Exxon Mobil negotiating $74 billion fine with Chadian government

December 01, 2016 | Chad, Government & Regulations

London, UK | – World’s biggest oil producer by market value Exxon Mobil Corporation is negotiating with Chad’s government about a record $74 billion fine the oil company was told to pay last month by a court in the Central African nation for a dispute over royalties.

While the company has appealed the October 5 ruling by the high court, the appeals court hearing has been delayed because of the talks, Thomas Dingamgoto, a lawyer for the company, said.

The penalty exceeds the $61,6 billion financial blow BP Plc incurred after the Deepwater Horizon disaster in 2010 killed 11 rig workers and fouled the Gulf of Mexico with crude for months, and is more than 70-times larger than the $977,5 million Exxon was ordered to pay fishermen and other victims of the 1989 Valdez oil spill in Alaska.

The Chadian court imposed the fine after the finance ministry said a consortium led by Texas-based Exxon had not met tax obligations. The court also demanded the oil explorer pay US$819 million in overdue royalties.

“This dispute relates to disagreement over commitments made by the government to the consortium, not the government’s ability to impose taxes,” Todd Spitler, an Exxon spokesman, said.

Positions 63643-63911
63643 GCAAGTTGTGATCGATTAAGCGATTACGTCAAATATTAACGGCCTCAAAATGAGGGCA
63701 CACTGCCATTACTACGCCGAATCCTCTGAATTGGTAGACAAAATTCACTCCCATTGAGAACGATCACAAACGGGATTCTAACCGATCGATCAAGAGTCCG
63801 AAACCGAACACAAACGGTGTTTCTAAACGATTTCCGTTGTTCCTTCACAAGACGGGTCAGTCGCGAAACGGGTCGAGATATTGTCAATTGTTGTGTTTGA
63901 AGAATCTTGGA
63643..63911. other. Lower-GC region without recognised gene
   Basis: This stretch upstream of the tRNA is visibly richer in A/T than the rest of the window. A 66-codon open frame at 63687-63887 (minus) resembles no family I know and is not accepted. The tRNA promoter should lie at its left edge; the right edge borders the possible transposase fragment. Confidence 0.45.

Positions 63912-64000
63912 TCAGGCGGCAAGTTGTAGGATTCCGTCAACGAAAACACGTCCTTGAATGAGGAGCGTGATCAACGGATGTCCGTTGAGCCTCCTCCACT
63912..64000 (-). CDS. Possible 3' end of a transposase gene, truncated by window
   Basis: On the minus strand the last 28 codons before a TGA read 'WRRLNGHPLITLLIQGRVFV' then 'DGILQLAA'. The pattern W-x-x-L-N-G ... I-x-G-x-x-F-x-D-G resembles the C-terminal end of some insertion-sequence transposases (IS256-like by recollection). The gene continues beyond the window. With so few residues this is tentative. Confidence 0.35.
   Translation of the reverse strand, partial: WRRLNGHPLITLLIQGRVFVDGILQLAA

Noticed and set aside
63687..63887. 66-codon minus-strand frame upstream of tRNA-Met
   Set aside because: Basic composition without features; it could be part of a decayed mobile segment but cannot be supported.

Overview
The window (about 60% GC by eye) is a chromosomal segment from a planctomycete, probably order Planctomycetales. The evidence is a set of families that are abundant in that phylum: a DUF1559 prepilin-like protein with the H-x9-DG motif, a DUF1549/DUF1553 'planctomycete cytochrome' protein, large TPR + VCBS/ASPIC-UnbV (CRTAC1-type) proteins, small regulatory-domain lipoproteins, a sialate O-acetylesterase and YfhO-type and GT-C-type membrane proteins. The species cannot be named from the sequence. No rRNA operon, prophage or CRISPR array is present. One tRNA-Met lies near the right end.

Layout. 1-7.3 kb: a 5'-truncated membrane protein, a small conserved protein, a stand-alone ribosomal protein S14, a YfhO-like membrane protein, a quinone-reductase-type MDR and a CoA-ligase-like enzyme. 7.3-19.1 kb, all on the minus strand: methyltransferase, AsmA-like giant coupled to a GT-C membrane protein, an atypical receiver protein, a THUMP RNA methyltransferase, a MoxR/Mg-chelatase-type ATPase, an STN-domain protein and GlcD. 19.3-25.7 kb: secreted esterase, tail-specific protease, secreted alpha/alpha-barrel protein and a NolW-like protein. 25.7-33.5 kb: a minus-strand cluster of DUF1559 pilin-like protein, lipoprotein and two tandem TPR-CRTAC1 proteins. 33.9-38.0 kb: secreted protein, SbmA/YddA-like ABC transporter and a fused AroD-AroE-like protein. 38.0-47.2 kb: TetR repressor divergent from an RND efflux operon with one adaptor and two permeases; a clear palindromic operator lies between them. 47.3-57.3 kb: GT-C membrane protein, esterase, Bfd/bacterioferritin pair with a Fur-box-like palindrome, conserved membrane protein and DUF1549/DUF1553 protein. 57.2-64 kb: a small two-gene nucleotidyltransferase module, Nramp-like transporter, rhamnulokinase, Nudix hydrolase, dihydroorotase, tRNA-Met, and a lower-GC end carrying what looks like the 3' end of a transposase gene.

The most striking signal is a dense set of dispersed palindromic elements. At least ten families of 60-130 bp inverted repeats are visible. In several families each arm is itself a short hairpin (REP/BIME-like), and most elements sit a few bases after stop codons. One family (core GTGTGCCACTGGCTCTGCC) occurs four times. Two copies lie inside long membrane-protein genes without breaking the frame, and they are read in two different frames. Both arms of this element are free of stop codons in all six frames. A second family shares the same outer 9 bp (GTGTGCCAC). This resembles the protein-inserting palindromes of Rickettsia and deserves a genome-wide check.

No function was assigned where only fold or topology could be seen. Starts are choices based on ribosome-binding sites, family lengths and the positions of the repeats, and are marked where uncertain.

“It is vital for all parties to honour the terms of a contract and abide by applicable law in order to achieve the desired long-term benefits envisioned when projects begin.”

The penalty, almost six-times Chad’s GDP, is in line with the customs code of a regional organisation of which Chad is a member, the Economic and Monetary Community of Central African States, according to the government’s general director of legal affairs, Fang Langou Operal.

The code stipulates that “in the event of fraudulent behaviour, as is the case, the fine should amount to double the value of the object of the fraud,” Operal said.

He declined to elaborate. Chad says that the consortium should pay two percent in royalties on crude exports, even if Exxon argues that it signed a convention with the government in 2009 that set the royalties at 0,2 percent, according to Dingamgoto.

“That convention wasn’t ratified by parliament and never signed by the head of state,” Operal said.

Judicial workers including judges have been on strike for at least two weeks to protest a reduction of allowances, alongside medical staff and teachers. The government announced a series of austerity measures earlier this year to cope with a steep decline in oil income, which is its main source of foreign revenue.

Exxon began exploring Chad for crude in 2001 and has been pumping oil there since 2003.  The company also operates a pipeline that hauls Chadian oil to a marine terminal in Cameroon for export.

The two other companies named in the case are Chevron Corporation and Malaysia’s state-owned Petroliam Nasional Bhd.  Chevron sold its stake in Chad in 2014.